Date of Award


Document Type


Degree Name

Doctor of Philosophy in Materials Science and Engineering (PhD)

College, School or Department Name

Department of Materials Science and Engineering


Yun Hang Hu


Traditional transportation fuel, petroleum, is limited and nonrenewable, and it also causes pollutions. Hydrogen is considered one of the best alternative fuels for transportation. The key issue for using hydrogen as fuel for transportation is hydrogen storage. Lithium nitride (Li3N) is an important material which can be used for hydrogen storage. The decompositions of lithium amide (LiNH2) and lithium imide (Li2NH) are important steps for hydrogen storage in Li3N. The effect of anions (e.g. Cl-) on the decomposition of LiNH2 has never been studied. Li3N can react with LiBr to form lithium nitride bromide Li13N4Br which has been proposed as solid electrolyte for batteries.

The decompositions of LiNH2 and Li2NH with and without promoter were investigated by using temperature programmed decomposition (TPD) and X-ray diffraction (XRD) techniques. It was found that the decomposition of LiNH2 produced Li2NH and NH3 via two steps: LiNH2 into a stable intermediate species (Li1.5NH1.5) and then into Li2NH. The decomposition of Li2NH produced Li, N2 and H2 via two steps: Li2NH into an intermediate species --- Li4NH and then into Li. The kinetic analysis of Li2NH decomposition showed that the activation energies are 533.6 kJ/mol for the first step and 754.2 kJ/mol for the second step. Furthermore, XRD demonstrated that the Li4NH, which was generated in the decomposition of Li2NH, formed a solid solution with Li2NH. In the solid solution, Li4NH possesses a similar cubic structure as Li2NH. The lattice parameter of the cubic Li4NH is 0.5033nm.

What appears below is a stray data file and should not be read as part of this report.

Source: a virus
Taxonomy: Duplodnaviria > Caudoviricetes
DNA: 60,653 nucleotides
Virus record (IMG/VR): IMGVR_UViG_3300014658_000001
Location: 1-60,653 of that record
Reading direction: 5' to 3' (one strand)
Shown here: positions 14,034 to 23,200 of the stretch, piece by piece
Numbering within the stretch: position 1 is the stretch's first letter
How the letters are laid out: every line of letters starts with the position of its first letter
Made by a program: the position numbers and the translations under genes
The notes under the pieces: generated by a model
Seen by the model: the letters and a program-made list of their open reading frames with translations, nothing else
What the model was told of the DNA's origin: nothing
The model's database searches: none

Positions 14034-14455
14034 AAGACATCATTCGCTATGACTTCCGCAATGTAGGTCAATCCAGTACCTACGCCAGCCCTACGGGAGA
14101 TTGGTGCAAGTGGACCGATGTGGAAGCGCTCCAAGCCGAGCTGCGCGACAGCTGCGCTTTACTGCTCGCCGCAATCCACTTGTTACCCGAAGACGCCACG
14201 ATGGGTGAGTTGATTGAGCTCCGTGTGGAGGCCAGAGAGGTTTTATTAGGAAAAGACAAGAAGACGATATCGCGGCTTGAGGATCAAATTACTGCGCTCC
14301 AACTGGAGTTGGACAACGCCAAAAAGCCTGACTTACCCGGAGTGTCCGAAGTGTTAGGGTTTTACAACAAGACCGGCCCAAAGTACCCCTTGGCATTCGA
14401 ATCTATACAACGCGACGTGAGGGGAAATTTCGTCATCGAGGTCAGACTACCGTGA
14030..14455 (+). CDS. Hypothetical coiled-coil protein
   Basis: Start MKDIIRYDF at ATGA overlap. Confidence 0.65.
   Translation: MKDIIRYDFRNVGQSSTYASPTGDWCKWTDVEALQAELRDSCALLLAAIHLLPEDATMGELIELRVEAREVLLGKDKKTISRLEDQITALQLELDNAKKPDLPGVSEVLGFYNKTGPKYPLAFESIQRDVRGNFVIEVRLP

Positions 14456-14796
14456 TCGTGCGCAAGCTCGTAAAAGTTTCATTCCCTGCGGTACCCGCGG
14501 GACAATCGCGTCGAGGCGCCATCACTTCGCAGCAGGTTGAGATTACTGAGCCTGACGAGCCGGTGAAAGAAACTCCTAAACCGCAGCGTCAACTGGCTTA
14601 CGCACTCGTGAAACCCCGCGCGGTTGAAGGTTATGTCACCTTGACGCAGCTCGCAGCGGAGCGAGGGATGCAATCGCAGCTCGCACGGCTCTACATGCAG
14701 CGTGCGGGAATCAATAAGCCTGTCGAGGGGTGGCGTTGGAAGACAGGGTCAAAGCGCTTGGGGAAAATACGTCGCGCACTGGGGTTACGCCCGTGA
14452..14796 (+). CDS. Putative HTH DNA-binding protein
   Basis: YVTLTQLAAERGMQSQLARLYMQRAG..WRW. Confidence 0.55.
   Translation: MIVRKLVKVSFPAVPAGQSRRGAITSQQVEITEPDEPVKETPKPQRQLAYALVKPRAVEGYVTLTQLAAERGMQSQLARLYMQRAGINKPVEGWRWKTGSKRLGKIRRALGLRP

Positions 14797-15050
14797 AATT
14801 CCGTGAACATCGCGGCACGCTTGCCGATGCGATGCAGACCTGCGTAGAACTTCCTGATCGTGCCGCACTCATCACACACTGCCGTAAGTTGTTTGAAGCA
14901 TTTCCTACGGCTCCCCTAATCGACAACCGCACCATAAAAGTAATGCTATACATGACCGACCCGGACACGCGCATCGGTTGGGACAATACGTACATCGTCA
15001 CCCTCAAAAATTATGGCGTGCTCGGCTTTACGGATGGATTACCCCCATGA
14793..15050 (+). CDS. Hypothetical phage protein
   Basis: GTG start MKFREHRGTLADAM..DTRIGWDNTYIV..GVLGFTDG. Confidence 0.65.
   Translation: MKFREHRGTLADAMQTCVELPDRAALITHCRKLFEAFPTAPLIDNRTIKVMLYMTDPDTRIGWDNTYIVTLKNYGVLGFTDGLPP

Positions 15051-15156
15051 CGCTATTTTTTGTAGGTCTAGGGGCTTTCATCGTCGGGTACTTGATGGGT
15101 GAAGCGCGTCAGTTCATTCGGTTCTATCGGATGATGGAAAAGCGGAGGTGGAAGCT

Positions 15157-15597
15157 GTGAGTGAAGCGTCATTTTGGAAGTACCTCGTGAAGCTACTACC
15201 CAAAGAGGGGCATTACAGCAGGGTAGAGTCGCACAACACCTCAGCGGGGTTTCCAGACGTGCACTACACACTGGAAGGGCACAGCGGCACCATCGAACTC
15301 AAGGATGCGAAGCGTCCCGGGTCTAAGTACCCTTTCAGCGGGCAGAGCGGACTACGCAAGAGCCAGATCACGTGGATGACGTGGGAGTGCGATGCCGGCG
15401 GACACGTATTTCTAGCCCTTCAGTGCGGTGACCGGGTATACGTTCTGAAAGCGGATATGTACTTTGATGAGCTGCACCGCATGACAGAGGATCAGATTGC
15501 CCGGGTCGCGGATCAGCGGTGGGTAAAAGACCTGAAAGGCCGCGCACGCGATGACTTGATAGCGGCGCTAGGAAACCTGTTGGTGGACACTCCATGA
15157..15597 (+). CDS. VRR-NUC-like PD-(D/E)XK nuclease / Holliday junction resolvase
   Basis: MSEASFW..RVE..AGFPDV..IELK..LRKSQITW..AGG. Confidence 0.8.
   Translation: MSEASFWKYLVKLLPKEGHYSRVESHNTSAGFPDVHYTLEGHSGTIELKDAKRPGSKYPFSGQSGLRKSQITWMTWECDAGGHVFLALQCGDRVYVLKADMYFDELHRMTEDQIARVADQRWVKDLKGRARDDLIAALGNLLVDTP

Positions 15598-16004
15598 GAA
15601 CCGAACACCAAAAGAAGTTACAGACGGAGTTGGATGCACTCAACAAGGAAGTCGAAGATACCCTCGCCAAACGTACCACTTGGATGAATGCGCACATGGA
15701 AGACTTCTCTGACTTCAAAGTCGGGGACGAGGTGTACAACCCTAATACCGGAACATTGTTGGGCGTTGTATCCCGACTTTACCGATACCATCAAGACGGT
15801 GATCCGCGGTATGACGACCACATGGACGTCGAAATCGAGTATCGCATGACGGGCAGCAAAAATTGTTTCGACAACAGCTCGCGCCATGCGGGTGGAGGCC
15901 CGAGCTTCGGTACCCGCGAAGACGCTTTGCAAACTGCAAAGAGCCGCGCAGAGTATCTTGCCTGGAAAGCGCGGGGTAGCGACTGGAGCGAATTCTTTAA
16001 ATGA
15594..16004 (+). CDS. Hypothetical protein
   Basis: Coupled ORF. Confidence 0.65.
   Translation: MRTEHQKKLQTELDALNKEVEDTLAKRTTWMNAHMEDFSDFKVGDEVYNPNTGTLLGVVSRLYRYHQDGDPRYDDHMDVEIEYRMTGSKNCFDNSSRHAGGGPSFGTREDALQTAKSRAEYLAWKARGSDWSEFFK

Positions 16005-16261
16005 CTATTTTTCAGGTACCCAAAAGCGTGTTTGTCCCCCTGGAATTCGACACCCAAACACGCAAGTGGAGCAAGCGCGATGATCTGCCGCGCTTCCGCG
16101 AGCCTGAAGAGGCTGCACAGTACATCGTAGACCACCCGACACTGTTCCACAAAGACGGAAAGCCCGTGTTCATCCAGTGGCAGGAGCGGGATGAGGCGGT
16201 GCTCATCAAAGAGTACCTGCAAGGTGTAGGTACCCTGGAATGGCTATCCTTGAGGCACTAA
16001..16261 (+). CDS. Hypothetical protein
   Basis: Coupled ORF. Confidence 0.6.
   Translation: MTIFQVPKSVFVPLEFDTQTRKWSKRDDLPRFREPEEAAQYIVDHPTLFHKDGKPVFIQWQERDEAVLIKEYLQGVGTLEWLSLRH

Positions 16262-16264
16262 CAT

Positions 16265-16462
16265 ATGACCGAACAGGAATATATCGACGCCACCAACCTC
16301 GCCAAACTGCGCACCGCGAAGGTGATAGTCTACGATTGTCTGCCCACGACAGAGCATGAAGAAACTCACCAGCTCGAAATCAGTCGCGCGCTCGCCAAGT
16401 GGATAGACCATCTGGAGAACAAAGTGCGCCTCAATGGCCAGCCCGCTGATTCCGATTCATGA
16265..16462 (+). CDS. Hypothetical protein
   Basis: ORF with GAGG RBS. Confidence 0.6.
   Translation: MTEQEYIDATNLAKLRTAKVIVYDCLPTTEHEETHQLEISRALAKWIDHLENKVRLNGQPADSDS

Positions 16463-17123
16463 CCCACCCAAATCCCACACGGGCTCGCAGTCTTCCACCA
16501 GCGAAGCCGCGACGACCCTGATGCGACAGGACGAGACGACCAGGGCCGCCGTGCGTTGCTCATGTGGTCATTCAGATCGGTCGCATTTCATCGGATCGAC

The decompositions of LiNH2 and Li2NH can be promoted by chloride ion (Cl-). The introduction of Cl- into LiNH2 resulted in the generation of a new NH3 peak at low temperature of 250 °C besides the original NH3 peak at 330 °C in TPD profiles. Furthermore, Cl- can decrease the decomposition temperature of Li2NH by about 110 °C.

The degradation of Li3N was systematically investigated with techniques of XRD, Fourier transform infrared (FT-IR) spectroscopy, and UV-visible spectroscopy. It was found that O2 could not affect Li3N at room temperature. However, H2O in air can cause the degradation of Li3N due to the reaction between H2O and Li3N to LiOH. The produced LiOH can further react with CO2 in air to Li2CO3 at room temperature. Furthermore, it was revealed that Alfa-Li3N is more stable in air than Beta-Li3N.

The chemical stability of Li13N4Br in air has been investigated by XRD, TPD-MS, and UV-vis absorption as a function of time. The aging process finally leads to the degradation of the Li13N4Br into Li2CO3, lithium bromite (LiBrO2) and the release of gaseous NH3. The reaction order n = 2.43 is the best fitting for the Li13N4Br degradation in air reaction. Li13N4Br energy gap was calculated to be 2.61 eV.